Ben Roethlisberger: Whipple taught me how to be a pro

By Peter Cappiello

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(Doug Kapustin/MCT)

(Doug Kapustin/MCT)

As a rookie in 2004, Ben Roethlisberger needed a teacher. The Pittsburgh Steelers quarterback, now in his 11th professional season with the same team, was trying to transition from the college game at Miami (Ohio) to life as a starting quarterback in the National Football League.

That’s when he met Mark Whipple.

Roethlisberger said Whipple, his first NFL quarterbacks coach, helped him learn mental poise during his formative years in the league. He added that the coach, who was at the helm when the Massachusetts football team won an NCAA championship in 1998, also knew when to be hands off.

Whipple worked with Roethlisberger until 2006, when the former left the franchise following the Steelers’ Super Bowl win that year.

“He really taught me how to be a pro when it comes to doing the football side of things,” Roethlisberger told the Daily Collegian through the Steelers. “He didn’t try to change my mechanics, he didn’t try to talk too much during the game to me.”

“His thing always was, ‘I’m going to let you play.’ There’s a reason you’re here and he had nothing to do with why I was here. He was just going to take me and help me mentally to learn anything I needed. I knew about his resume as a head coach and the success that he had, so I knew that everything he had to tell me was accurate.”

Roethlisberger said Whipple, now in his second stint as UMass football coach after a run from 1998-2003, did his best coaching in practices and quarterbacks meetings. His simplest lesson: lighten the mood every now and then.

“I’m not always an ogre,” Whipple said after the Minutemen’s practice last Tuesday. He jokingly feigned surprise when told that Roethlisberger was reached for comment. “In the NFL, the season’s so long that you’ve got to have a few laughs.”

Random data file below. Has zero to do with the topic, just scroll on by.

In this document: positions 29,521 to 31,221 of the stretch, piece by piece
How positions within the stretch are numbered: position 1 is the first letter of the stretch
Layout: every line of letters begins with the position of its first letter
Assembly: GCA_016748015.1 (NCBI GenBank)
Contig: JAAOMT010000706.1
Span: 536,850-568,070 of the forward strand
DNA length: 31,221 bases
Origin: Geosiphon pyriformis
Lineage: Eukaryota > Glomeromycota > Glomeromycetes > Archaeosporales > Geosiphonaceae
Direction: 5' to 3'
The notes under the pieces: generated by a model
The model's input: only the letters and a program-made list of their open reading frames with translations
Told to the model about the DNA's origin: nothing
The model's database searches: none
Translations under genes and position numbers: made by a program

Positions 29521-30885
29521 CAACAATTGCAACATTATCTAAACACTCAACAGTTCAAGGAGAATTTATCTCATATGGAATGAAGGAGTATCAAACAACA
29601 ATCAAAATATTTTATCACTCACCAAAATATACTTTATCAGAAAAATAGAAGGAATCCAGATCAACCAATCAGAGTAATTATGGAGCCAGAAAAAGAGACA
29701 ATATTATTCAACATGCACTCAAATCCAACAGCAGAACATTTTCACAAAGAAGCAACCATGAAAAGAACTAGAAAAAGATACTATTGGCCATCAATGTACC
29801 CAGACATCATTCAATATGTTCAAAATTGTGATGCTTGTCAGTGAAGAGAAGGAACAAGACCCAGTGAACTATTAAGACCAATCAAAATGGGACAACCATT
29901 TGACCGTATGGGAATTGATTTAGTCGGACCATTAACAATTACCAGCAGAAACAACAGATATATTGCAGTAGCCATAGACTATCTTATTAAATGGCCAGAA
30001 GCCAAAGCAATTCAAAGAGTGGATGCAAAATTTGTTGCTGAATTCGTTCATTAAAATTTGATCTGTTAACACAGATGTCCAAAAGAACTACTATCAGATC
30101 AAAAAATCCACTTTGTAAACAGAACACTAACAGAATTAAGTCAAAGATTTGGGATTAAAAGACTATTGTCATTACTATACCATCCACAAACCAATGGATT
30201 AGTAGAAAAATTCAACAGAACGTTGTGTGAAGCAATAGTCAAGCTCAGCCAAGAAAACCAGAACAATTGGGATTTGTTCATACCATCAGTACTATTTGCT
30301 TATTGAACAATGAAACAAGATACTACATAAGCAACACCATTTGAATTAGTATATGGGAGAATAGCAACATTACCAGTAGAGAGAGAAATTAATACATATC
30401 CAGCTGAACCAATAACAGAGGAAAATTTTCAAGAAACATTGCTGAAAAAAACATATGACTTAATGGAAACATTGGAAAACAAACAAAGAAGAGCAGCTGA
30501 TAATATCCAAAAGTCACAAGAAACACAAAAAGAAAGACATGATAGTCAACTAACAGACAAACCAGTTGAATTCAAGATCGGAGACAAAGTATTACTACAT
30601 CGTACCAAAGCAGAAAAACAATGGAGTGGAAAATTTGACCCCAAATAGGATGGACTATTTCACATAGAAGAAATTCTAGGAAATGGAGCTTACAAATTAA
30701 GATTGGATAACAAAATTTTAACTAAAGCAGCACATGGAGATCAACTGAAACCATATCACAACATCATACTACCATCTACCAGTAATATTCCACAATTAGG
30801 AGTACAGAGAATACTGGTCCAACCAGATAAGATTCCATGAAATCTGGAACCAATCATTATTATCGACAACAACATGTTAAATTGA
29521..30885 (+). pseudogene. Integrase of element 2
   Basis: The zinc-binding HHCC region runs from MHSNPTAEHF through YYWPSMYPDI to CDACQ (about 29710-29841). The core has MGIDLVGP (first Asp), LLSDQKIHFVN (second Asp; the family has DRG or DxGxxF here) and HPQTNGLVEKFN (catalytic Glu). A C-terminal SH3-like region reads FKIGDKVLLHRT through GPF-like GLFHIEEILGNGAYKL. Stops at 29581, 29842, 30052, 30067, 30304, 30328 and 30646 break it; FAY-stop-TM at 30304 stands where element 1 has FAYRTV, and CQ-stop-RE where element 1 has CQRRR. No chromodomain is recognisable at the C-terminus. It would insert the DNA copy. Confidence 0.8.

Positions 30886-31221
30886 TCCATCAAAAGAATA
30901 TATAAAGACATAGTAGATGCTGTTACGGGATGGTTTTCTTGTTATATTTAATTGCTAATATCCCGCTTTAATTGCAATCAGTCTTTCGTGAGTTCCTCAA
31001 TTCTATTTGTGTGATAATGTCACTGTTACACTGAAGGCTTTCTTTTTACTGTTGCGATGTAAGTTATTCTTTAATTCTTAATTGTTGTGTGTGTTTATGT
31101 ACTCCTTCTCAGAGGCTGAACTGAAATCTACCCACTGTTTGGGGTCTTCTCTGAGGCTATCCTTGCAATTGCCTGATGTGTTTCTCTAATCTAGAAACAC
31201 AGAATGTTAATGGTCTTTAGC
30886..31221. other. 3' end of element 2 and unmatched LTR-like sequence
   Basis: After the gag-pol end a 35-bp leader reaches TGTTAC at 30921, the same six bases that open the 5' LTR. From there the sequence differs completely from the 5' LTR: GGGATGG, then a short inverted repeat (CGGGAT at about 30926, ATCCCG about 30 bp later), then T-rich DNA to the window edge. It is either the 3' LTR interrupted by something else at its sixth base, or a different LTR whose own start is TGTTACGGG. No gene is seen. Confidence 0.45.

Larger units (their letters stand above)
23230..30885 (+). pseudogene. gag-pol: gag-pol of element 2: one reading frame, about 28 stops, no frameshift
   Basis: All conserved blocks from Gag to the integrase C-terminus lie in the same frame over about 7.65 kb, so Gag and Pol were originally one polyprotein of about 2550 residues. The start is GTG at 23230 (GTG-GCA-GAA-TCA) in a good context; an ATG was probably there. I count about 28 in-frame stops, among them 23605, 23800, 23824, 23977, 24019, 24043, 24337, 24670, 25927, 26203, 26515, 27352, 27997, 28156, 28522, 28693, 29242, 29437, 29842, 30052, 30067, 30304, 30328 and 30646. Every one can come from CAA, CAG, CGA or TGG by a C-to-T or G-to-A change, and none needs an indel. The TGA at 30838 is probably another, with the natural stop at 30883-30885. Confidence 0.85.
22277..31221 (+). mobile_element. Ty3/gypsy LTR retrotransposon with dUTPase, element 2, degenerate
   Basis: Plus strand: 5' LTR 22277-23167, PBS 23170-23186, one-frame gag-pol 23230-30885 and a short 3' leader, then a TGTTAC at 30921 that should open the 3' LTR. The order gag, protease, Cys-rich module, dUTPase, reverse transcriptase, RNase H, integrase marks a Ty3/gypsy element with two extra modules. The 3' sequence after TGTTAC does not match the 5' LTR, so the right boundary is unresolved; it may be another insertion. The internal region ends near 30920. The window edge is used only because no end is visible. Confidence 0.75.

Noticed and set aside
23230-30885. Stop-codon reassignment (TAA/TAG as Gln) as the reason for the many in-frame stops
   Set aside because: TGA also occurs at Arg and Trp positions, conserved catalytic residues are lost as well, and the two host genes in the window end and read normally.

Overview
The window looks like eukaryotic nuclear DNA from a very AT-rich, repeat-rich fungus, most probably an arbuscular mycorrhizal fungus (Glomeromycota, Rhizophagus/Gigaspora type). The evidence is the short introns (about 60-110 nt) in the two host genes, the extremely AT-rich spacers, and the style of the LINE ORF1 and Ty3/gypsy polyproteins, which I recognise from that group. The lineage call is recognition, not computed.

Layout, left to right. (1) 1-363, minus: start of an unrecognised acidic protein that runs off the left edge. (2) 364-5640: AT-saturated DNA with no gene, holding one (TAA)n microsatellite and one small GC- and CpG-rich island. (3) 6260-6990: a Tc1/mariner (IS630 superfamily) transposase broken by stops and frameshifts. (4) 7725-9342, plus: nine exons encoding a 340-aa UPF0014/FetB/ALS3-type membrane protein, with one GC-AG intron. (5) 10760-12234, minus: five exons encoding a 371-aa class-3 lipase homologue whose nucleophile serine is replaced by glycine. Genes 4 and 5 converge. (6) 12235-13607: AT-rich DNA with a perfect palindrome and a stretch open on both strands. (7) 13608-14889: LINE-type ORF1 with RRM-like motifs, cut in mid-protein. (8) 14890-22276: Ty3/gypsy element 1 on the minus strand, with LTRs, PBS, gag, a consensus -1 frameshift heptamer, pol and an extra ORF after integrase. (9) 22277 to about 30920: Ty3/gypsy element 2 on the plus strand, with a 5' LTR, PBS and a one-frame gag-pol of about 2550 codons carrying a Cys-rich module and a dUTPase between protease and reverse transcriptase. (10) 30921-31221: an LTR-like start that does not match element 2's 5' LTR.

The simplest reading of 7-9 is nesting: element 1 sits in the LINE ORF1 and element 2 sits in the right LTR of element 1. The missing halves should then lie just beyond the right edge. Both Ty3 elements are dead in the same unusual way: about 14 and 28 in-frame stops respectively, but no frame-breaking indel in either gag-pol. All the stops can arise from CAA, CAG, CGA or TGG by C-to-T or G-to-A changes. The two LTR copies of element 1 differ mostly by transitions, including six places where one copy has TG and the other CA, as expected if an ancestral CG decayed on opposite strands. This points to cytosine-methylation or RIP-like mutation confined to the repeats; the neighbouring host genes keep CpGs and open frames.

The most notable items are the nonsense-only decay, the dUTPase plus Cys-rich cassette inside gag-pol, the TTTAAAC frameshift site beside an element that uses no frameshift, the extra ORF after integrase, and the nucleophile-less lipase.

Whipple, who said he keeps in touch with Roethlisberger, believes the pair had success because they trusted each other. He also credits timing, since both he and Roethlisberger joined the Steelers the same year.

“I learned a lot of football from him,” Whipple said. “I had to teach him the offense, which I didn’t know that well, but he’s got great instincts and obviously unbelievable talent. People don’t realize how competitive (he) is. He was young, impressionable, and he listened to me. He became a leader.”

Roethlisberger said it was hardly a chore to listen to Whipple, who often told stories about his family. Other stories were shared when the two golfed together.

“I always appreciated (his) time,” Roethlisberger said. “He was such a good person and a good family man. I know how much his wife and kids meant to him. Just the understanding that (life’s) more than just football time.”

Whipple looks back at his Steelers years with similar nostalgia. The coaching job was his first in the NFL. He fondly remembers the Super Bowl-winning team as a “special group.”

But Whipple’s current focus is UMass. His team is 0-3 overall and was outscored 105-76 in that span.

It’s a slow start, but Roethlisberger believes the Minutemen’s prospects are strong with Whipple in charge.

“Well I know that he’s done it before and I know that he’s been successful,” Roethlisberger said, speaking of Whipple’s tenures at UMass, Brown and New Haven. “For him to go back to a place that he wants to be – I’m rooting for him and wish him nothing but the best.”

Peter Cappiello can be reached at [email protected] and followed on Twitter @petecapps.